Roadcut Section B

There are three readily recognizable, multistory channel-fills present in Section B: A, the largest, with a minimum of 7 meters of erosional relief, B, the smallest, with 1.25 meters, and C with 2.25 meters.  Channel-fill A contains crinoid grainstone and siliciclastic mudstone fills, B only crinoid grainstone fill, and C crinoid pack-/wackestone fill.  The erosional channel bases are readily apparent where different lithologies are juxtaposed, however, where siliciclastic mudstone comprises both the fill and the channel- bank material, the erosional margin can be inferred by different bedding geometries, horizontal in the bank and inclined in the fill.  Channel-fills comprise approximately 45% of the material exposed at this roadcut.

The prominent Channel A can be divided into two separate units, 1) a thicker, lower unit primarily composed of siliciclastic mudstone interbedded with crinoid grainstone and pack/wackestone interbeds organized into channel-fills that pinch-out both up- and down-dip, and 2) a thinner, upper crinoid grainstone unit (1 on Section B).  The bedding in the lower heterolithic unit is essentially parallel to the channel base, very gently inclined in the center becoming more steeply inclined over the NE margin; with one exception, the much smaller, interbedded grain-/pack-/wackestone channel-fills do not onlap the main channel base but also are concordant or parallel to it.  Farther to the NE of the steeply inclined margin the bedding again becomes basically horizontal, see yellow dashed box 1, an indication that here Channel A has a nearly horizontal base.  This base concordant geometry indicates simultaneous deposition over the entire channel and out onto the adjacent interfluve, to borrow a fluvial geomorphology term.  The bedding in the upper crinoid grainstone onlaps the erosion surface separating this grainstone from the underlying heterolithic unit.  Both of these units are formed primarily by vertical accretion, however, the grain-/pack-/wackestone interbeds of the lower indicate deposition from currents flowing parallel to the strike of the inclined channel margin and hence down the axis of the channel itself.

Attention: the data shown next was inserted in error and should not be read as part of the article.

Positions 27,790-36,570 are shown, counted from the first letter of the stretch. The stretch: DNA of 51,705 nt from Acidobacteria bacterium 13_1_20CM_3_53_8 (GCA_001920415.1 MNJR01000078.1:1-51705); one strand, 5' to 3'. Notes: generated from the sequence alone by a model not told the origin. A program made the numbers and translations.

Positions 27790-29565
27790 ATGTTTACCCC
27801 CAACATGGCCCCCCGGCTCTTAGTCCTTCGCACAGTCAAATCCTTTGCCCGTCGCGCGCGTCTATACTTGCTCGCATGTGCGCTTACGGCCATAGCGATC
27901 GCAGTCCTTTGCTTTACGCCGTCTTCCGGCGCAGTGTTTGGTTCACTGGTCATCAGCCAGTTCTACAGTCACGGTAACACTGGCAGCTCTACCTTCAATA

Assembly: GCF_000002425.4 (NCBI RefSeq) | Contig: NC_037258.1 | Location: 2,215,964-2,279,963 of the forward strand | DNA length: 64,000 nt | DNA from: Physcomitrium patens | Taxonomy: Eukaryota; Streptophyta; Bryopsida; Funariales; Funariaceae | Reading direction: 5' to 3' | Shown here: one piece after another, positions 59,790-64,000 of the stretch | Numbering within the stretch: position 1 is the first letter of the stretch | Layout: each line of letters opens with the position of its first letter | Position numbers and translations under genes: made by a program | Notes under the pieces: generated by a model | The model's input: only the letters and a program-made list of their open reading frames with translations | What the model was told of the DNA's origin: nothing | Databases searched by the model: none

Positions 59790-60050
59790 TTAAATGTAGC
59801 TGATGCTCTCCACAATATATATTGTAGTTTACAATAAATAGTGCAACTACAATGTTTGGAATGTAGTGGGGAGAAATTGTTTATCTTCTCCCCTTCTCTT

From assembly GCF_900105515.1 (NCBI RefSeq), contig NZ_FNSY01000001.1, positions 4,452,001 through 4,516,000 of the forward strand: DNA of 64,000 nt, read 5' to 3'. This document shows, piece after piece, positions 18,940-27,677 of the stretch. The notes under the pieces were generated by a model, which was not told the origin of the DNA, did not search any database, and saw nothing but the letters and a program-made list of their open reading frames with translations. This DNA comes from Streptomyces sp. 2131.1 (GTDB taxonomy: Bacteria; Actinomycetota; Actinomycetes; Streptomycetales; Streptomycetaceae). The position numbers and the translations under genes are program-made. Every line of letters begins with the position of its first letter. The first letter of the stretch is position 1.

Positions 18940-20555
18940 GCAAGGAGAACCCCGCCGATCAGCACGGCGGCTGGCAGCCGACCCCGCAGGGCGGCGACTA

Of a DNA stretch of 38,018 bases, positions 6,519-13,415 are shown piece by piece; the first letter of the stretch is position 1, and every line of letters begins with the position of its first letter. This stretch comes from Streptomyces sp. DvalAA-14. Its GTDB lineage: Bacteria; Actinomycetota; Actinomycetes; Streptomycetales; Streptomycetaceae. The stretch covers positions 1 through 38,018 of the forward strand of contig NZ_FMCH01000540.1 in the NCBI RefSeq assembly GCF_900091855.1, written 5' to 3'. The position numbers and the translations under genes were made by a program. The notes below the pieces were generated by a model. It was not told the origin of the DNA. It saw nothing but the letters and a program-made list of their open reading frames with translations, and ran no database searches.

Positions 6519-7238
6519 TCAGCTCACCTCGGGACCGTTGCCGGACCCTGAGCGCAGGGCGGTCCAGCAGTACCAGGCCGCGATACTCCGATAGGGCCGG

The bedding in both Channels B and C onlap their margins, again an indication of vertical accretion.  It is tempting to combine B and C into one larger channel-fill, however, the steep, northeast margins of B and C could not be connected because where this connection would occur only siliciclastic mud is present and thus any eroded margin would be very difficult to identify.  It should be noted that both Channels B and C have broad, flat bases and geographically restricted, steep margins, a geometry indicated for the much, much larger Channel A, thus all three channels may have very similar aspect ratios.

The uppermost pack-/wackestone unit (2 in Section B) has a sheet-like geometry and perhaps marks the change from more channelized or confined deposits to unconfined units, a change seen in many of the other sections.